You really have to admire what Chuck Fletcher has done with his team. In two and a half years, he’s done what many GMs struggle to do: Rebuilding without bottoming out. Think of some of the best teams in the league: Pittsburgh, Washington, Chicago. All built with single digit draft picks. The young, up-and-comers in this league: Florida, Edmonton. Those teams built/are building by bottoming out.
Last offseason, Fletcher supplemented his 2010 draft effort (Granlund, Bulmer, Larsson, Zucker. Three WJC Captains. No big deal.) by gaining three high-end prospects in Brodin, Phillips, and Coyle. In addition, he traded for Dany Heatley and Devin Setoguchi, upgrading over Antti Miettinen and Andrew Brunette. Solid plan, right?
And for two months, it worked very well, as the Wild started off strongly, leading the League in points through around 30 games. And after the hot start for the Minnesota Wild, it was looking like the Wild would be looking to make a trade in order to stay on top of the Conference. There were some problems. About this time last month, the Wild suffered some injuries, and the offense wasn’t as good as the addition of Dany Heatley would lead one to believe.
This led Fletcher to a conundrum: What should he do? Should he trade some of the glut of prospects he acquired over the last two years in order to get a guy who could guarantee the Wild a ticket to the postseason? Should a playoff run be his main concern, or does he need to stick to his plan?
Sadly, it’s been tougher since last month. The Wild have dropped from first overall to ninth in the conference. That’s out of the playoffs, ladies and gentlemen. To say they’ve stumbled is a gross understatement. Setoguchi, Bouchard, Latendresse, Koivu and Wellman have all sustained injuries in that time, crippling an underwhelming offense, and turning them into the worst in the league (tied with the Islanders). And with Koivu, Latendresse, and Bouchard not only missing currently, but all being expected to miss significantly more time, there doesn’t seem to be much hope.
This is Fletcher’s third season on the job, and he’s looking at having missed the playoffs in all three years. For a franchise looking at their fourth year of being out of the Stanley Cup Playoffs, Fletcher has gotta be feeling some pressure to make it in, despite the fact that I don’t think his job is at stake.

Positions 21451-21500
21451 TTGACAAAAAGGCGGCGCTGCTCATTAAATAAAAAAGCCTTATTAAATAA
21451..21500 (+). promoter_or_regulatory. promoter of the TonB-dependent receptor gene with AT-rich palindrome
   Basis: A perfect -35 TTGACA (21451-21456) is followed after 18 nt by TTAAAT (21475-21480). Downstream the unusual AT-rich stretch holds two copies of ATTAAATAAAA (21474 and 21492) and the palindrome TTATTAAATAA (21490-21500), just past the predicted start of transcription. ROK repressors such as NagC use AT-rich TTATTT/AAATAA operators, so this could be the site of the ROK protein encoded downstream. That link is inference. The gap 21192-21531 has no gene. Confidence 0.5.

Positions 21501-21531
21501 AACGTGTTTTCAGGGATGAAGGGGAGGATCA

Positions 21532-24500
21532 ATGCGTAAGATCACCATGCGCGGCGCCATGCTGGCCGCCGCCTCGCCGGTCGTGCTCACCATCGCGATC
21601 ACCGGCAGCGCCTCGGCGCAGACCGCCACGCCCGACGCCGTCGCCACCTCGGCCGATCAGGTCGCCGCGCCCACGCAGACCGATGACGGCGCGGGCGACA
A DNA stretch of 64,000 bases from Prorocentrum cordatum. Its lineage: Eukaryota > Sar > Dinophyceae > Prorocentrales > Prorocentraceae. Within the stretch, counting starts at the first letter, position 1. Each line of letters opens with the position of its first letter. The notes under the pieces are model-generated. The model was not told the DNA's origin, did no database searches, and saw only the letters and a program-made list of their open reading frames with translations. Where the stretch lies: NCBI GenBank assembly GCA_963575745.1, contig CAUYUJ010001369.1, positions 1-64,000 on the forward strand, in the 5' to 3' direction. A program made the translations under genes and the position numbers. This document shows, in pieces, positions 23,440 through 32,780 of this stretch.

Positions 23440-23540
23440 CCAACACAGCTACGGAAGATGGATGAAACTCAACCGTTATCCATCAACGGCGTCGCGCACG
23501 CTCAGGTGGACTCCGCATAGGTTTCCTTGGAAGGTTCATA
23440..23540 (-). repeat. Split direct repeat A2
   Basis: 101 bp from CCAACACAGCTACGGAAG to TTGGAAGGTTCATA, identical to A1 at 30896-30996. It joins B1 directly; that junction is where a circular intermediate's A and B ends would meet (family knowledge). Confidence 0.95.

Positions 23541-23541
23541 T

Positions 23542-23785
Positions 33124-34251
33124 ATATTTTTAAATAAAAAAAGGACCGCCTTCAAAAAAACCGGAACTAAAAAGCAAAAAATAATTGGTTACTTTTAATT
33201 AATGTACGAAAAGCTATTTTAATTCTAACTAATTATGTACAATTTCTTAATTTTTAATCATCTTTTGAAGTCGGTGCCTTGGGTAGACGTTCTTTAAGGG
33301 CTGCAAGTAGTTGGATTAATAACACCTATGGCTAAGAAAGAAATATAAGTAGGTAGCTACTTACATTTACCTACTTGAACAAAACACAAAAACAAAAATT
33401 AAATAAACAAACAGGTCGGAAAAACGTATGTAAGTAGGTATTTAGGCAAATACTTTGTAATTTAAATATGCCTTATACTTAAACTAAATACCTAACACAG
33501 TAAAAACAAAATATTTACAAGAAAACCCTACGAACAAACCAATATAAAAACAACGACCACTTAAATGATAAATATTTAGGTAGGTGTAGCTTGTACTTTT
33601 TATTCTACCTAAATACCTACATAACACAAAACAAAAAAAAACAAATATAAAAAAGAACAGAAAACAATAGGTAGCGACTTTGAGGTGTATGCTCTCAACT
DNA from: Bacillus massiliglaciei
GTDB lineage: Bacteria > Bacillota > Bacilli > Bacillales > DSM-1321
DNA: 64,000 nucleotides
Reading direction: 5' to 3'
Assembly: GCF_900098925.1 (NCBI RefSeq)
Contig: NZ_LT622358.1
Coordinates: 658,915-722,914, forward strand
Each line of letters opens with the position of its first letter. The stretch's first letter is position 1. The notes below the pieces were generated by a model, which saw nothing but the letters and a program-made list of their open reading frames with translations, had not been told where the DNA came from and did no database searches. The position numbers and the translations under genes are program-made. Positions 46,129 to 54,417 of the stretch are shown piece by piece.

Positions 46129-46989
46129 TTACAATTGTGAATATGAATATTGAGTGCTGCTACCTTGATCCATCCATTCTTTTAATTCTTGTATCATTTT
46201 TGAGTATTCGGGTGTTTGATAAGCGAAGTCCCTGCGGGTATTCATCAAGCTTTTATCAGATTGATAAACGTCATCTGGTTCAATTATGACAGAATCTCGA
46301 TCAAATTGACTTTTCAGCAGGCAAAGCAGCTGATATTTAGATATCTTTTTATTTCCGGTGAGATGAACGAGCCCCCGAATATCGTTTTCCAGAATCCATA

I think I’m doing a disservice to our players if I’m not trying to give them the ammunition to make the playoffs,” Fletcher said. “But the way we’re going now, one player is not going to all of a sudden turn everything around, too…. The scary thing is you can make big mistakes when you feel pressure to do something…. So you’ve got to be really smart.
But the thing is, there doesn’t seem to be that much available right now. Bobby Ryan and Ryan Getzlaf are the big ticket names floating around, but Fletcher has stated that the main prospects are, for the most part, off the table. Other than that, there aren’t any game-changing options, especially ones available for B-prospects and Harding/Zanon-types.
But as nothing’s happening on the trade front, the Wild seem to be drifting towards non-contention, which leads to the toughest question of all.
Is it wiser to sell?
Of course, the Wild aren’t going to have to make this decision until at least three weeks from now. But, as we’ve seen in recent history, nothing destroys the Wild quite like a Koivu injury. Mikko Koivu is basically Pierre-Marc Bouchard and Kyle Brodziak combined. There’s absolutely no replacement for that, not one that you’ll find on the trade market, anyway. With Koivu out for 4-6 weeks (doing the math, that’s 10-17 games), the Wild’s recent history without Koivu suggests a team that will be out of the playoff race by the time he returns. The Wild may better be able to use some of their players to gain some assets rather than try to revive the Wild.
But even then, it’s tough, even if you take out the pressure to get to the playoffs. Pierre-Marc Bouchard and Guillaume Latendresse are effectively useless as trade-bait, both being sidelined with concussions. Marek Zidlicky and Greg Zanon are also not performing to a level that would justify a high pick or decent prospect being sent back to them.
Really, the only tradeable assets that I can see on the big club are Harding and Brodziak. I’d have no problem trading Harding, I suggested that they should do it when they were winning, and he was a big part of that success. However Brodziak is a tricky case. He’s a guy who should easily fetch a second round pick, but the reason that he can do that is because of his skill-set. A great checking-line forward who can play 20 minutes a night and chip in on scoring at a reasonable rate. So yes, he’d get a good return, but it’s precisely because he’s the kind of guy that any team would want in a playoff run/series. He could be a valuable member of the upcoming Wild
So, really, this early season start, and injury-induced collapse has put Fletcher in a situation where it seems impossible to look good. If he buys, he does so at the risk of giving up the Wild’s future returns, either by giving up prospects, tying up cap space, or both. If he sells or stays put, he risks angering the team and alienating the fan base.
Personally, I think he stays the course of rebuilding. When he talked about making “big mistakes when you feel pressure”, I’m sure that the Havlat signing, Kobasew trade, and Barker trade were fresh in his mind. Those were three moves Fletcher made partially to get a better team in the current moment, rather than to build the best team for the long-term. Those moves have been big failures, as opposed to his moves looking at the long-term, removing the pressure of winning now, which have been largely successful. I have little doubt that Fletcher will make the right decisions for the team moving forward.
But man, this is a tough, tough position to be in as a GM.